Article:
(news & commentary)
Panasonic today announced the GX85 (in the Americas; outside it’s named the GX80). This is a slightly down sized and down specified version of the GX8, using a 16mp sensor without a low pass filter and a tilting touchscreen instead of a completely folding one. At US$800 including the kit lens, the GX85 drops itself into the much crowded entry-level camera level.
To some degree the GX85 illustrates the tension in the market that the camera makers are trying to resolve. Because camera sales are on the decline, every camera maker wants to sell more expensive models (e.g. GX8 instead of GM5), but as prices for cameras drift upwards, the customers’ inclination to buy goes down. So we get cameras trying to backfill at a lower price (e.g. GX85) with slightly lower specifications but enough like the higher priced model to hopefully entice a purchase.
Still, the GX8 is currently US$1000 for the body only, so US$800 with a lens does have the chance to pick up a few sales the GX8 might not have.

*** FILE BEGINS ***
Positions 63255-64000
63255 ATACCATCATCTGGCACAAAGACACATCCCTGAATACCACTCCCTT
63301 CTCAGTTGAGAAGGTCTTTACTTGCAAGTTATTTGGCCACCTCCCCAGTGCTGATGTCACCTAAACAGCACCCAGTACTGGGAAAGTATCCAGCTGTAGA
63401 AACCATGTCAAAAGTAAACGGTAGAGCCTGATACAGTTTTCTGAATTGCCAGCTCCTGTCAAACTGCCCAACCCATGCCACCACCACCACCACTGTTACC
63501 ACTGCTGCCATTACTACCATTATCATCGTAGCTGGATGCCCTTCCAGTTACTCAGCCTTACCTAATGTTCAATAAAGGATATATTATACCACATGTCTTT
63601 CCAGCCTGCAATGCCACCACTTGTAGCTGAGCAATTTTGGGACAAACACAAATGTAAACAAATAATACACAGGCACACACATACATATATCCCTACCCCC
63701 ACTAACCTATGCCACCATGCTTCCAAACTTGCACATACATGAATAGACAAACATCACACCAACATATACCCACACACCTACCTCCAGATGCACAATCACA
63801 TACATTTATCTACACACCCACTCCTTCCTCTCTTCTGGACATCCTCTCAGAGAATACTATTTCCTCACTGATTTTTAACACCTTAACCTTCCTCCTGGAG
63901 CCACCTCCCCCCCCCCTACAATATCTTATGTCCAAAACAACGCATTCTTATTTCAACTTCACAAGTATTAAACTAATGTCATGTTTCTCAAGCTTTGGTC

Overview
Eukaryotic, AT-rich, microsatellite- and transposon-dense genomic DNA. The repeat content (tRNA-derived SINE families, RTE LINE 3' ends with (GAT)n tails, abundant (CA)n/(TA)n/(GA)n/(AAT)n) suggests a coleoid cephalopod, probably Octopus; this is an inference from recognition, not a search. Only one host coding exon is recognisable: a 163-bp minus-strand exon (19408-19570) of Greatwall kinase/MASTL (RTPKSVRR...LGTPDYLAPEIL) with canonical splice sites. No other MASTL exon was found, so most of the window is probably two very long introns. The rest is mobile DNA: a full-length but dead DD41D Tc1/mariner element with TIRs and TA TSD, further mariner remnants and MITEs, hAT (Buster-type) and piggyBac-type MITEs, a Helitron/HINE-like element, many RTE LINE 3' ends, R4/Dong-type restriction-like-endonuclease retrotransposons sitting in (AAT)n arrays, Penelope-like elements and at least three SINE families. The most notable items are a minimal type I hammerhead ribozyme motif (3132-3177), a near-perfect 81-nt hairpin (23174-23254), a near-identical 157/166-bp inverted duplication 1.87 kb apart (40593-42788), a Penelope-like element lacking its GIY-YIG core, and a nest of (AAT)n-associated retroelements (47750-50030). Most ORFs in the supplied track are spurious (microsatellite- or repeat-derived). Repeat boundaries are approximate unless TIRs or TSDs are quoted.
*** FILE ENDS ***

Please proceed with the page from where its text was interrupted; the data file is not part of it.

But yes, this type of product development defines a downward spiral. The tension trying to be resolved is to manage the downward part of the spiral to be as minimal as possible. I see no clear evidence that this is working for anyone, frankly. Here are the total ILC shipments according to CIPA for the first two months of each year from 2012 thru 2016:
While the mirrorless cameras have had a slight wiggle upwards in 2016, at this point in the year it’s too early to say whether that’s just new model introductions or a real buying trend. I’d say the former based upon other data than CIPA (e.g. retail sales data). For a fuller look at the recent CIPA numbers, see the dslrbodies.com site for an article on CIPA Stress.